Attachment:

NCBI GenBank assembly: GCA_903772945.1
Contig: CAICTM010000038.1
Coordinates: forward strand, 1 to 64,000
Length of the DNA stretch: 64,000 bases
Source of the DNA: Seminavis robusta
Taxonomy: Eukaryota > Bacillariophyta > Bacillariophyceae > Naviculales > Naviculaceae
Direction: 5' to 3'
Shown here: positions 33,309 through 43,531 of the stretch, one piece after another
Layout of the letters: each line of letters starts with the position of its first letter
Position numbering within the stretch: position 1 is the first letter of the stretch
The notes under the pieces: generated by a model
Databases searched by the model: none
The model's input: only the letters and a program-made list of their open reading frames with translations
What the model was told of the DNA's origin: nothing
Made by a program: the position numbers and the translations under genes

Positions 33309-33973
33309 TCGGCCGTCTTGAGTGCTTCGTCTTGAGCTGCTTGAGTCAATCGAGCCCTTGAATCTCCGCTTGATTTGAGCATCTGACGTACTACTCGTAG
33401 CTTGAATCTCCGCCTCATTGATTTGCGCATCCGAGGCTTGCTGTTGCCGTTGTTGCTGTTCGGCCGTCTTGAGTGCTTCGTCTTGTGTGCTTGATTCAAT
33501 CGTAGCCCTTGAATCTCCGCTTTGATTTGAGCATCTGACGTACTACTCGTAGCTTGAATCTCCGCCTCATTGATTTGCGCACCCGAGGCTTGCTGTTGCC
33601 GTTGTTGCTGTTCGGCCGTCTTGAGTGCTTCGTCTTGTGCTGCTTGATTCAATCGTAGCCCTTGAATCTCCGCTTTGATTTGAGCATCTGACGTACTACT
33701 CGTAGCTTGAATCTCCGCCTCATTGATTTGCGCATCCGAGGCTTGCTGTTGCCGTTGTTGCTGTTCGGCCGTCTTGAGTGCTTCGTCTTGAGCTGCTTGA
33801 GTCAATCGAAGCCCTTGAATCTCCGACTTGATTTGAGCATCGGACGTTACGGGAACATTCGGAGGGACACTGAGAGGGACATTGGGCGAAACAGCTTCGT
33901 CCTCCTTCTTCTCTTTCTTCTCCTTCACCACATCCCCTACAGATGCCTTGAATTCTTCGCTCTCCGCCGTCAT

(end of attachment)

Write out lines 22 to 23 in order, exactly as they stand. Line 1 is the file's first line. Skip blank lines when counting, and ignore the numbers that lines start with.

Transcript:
33801 GTCAATCGAAGCCCTTGAATCTCCGACTTGATTTGAGCATCGGACGTTACGGGAACATTCGGAGGGACACTGAGAGGGACATTGGGCGAAACAGCTTCGT
33901 CCTCCTTCTTCTCTTTCTTCTCCTTCACCACATCCCCTACAGATGCCTTGAATTCTTCGCTCTCCGCCGTCAT